Clive Derby-Lewis and Janusz Waluz deserve to be treated like the South Africans they are, says Jovial Rantao.
Impossible and as painful as it may be, we should remove emotions when dealing with the debate on whether on not the killers of this South African hero, who have served more than 20 years in jail, should be released on parole.
Debate raged this week after the Department of Justice announced that there had been a positive recommendation, from the parole board, that the killers of the legendary Chris Hani should be considered for early release from custodial imprisonment.
Much of the debate has centred around whether of not the killers deserve to be released.
However, the uncomfortable reality for all of us is that Clive Derby-Lewis and Janusz Waluz – their unchanged right-wing views and their criminal acts nothwithstanding – deserve to be treated like the South Africans they are.
This is our reality. We have presented to us as a nation, a moment when he have to pause and do the right thing. And that right thing may not make emotional and political sense. This is the moment when our commitment to being a caring society, in love with justice, is being tested.
This is the time when we have to display to ourselves and to those who have heaped praise on us for our ability to reconcile and build a new nation, that, in dealing with this case, we are not driven by the desire for revenge.
This occasion also calls on us to do some introspection. How far have we come in terms of truly reconciling with our past? And how have we done in deepening the culture of human rights?
While I understand the emotional reaction of Hani’s widow, Limpho, to the prospects that her husband’s killer could be freed from jail, I cannot but help thinking how unfair it is to expect someone in her position to bless the release of the two.
The only person who will understand the pain that she, her children and family went through following the tragic loss of her husband from a bullet fired by Waluz, is herself.
Very few individuals will have the ability to forgive and forget those who have robbed them of a life-long partner and their children of a parent. And if Mrs Hani, for whatever reason, feels that she can’t forgive, or that her rights as a victim have been violated, we have to respect that she has the right to feel that way.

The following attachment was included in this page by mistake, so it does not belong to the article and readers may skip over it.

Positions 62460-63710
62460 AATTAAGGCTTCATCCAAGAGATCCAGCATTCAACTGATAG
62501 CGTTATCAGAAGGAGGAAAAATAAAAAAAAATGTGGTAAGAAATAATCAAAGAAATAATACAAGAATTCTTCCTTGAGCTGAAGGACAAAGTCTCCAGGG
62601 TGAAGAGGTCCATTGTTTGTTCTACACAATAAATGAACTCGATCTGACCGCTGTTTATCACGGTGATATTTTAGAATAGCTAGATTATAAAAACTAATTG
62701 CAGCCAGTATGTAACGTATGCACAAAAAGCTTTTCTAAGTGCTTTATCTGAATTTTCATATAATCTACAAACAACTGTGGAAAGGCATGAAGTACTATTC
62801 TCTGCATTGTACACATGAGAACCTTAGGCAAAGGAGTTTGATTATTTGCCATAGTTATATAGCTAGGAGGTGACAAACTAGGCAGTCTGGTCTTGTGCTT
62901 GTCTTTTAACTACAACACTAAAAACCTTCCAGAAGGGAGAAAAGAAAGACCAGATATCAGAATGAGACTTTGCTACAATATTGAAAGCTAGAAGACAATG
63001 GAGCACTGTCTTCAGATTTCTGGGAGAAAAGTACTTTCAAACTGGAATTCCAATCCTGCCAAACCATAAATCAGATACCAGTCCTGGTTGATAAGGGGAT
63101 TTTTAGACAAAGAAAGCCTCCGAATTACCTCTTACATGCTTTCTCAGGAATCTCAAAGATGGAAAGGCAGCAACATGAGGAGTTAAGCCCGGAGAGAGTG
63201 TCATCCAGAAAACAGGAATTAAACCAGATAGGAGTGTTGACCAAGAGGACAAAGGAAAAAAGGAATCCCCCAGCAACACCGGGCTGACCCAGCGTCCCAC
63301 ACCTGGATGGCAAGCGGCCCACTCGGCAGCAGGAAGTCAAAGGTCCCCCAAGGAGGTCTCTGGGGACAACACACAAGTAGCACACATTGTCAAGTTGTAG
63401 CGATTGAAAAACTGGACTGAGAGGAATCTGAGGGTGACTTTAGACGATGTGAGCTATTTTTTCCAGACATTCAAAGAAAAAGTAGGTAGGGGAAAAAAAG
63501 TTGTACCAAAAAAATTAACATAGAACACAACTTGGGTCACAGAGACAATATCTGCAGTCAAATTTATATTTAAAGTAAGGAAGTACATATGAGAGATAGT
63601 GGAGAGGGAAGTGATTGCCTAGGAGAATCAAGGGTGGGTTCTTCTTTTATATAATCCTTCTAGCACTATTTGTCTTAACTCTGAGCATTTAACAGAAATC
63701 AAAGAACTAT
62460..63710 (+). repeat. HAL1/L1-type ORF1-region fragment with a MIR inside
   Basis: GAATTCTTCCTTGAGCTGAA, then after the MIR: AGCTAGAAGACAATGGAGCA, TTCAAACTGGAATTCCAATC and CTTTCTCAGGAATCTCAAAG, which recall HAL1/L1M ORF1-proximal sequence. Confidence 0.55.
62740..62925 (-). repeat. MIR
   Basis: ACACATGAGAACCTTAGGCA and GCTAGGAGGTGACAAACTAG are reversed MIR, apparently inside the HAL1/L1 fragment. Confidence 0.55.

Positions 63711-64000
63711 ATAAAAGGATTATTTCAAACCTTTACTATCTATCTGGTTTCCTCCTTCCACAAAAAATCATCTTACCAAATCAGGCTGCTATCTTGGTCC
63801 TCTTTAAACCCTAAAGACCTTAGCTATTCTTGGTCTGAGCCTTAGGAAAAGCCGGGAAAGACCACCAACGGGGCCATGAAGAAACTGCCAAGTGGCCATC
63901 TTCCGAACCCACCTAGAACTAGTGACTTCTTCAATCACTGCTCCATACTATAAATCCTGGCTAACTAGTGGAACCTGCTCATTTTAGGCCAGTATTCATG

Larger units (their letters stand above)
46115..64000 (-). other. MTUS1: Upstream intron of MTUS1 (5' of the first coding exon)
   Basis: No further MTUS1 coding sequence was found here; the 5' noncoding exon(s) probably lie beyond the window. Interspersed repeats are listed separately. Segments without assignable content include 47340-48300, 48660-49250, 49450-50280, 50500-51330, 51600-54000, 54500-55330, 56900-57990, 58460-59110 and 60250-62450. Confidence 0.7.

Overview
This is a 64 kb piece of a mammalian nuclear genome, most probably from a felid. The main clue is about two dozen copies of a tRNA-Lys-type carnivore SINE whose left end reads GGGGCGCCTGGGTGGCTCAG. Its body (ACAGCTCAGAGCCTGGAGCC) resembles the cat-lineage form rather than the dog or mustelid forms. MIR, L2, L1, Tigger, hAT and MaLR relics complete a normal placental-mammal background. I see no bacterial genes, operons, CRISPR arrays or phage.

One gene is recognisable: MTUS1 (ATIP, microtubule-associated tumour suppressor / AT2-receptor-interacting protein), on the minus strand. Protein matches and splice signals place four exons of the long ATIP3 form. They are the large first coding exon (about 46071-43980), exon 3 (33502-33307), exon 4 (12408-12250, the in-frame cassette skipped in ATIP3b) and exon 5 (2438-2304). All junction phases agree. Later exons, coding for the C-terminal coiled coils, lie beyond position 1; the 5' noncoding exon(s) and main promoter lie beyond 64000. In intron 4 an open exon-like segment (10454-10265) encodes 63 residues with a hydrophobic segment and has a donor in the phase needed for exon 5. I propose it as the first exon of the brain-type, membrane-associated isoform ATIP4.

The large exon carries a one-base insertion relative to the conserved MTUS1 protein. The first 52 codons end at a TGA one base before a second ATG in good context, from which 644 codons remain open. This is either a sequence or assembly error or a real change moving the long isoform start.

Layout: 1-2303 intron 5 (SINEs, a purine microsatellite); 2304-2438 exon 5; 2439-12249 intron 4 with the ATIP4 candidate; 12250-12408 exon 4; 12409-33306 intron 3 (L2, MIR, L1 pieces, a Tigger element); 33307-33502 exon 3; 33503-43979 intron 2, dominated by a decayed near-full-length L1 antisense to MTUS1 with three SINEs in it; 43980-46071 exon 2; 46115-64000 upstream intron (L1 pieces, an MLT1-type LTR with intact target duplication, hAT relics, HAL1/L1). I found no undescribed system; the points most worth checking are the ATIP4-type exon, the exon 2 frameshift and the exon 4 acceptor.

The nation should be sensitive to her strong feelings but the decision on whether or not Hani’s killers should be released cannot depend on her say-so. The sole determinant, as with all other cases managed dispassionately by the legal process, should be the laws of this country.
This is why it is important that we should also, difficult as it may be, remove the politics from the discussion. Hani was a freedom fighter unrivalled, a man who many believed could have been president of this country. However, it is important that his death is treated no different from the thousands of his own comrades who died in the struggle for freedom.
Given what we know about Hani, the man, the comrade and the leader, we would not be wrong if we said that, faced with the same situation today, Hani would have said that the law must take its course and must be applied to Derby-Lewis and Waluz, in the same manner that it is dispensed to everyone.
And if the law takes its course, the it will have to take into consideration that Derby-Lewis and Walusz probably qualifies for parole because he has served more than the minimum 15 years as stipulated by the law. He is also 65 years old and qualifies for some special dispensation. His health is not great. He has been in and out of the hospital to receive medical treatment. He has, by all accounts, been a well behaved prisoner whose conduct should be recognised and rewarded by the authorities. Remove, for a moment, the name Clive Derby-Lewis from the equation. Any prisoner who met this conditions will be strongly considered for release from custodial imprisonment by the authorities.
We should treat this South African, whose action we detest, whose political affiliation we deplore in the same manner that we want to be treated.
Failure to deal with our anger, bitterness and to release this killer from prison says more about us than it does about him and his criminal actions.
This is a massive test for us as a nation. However, it is a test that we must pass. Let us free Derby-Lewis and free ourselves from the anger and bitterness. Let their action and lack of remorse be their own cancer.
* Jovial Rantao is the editor of The Sunday Independent.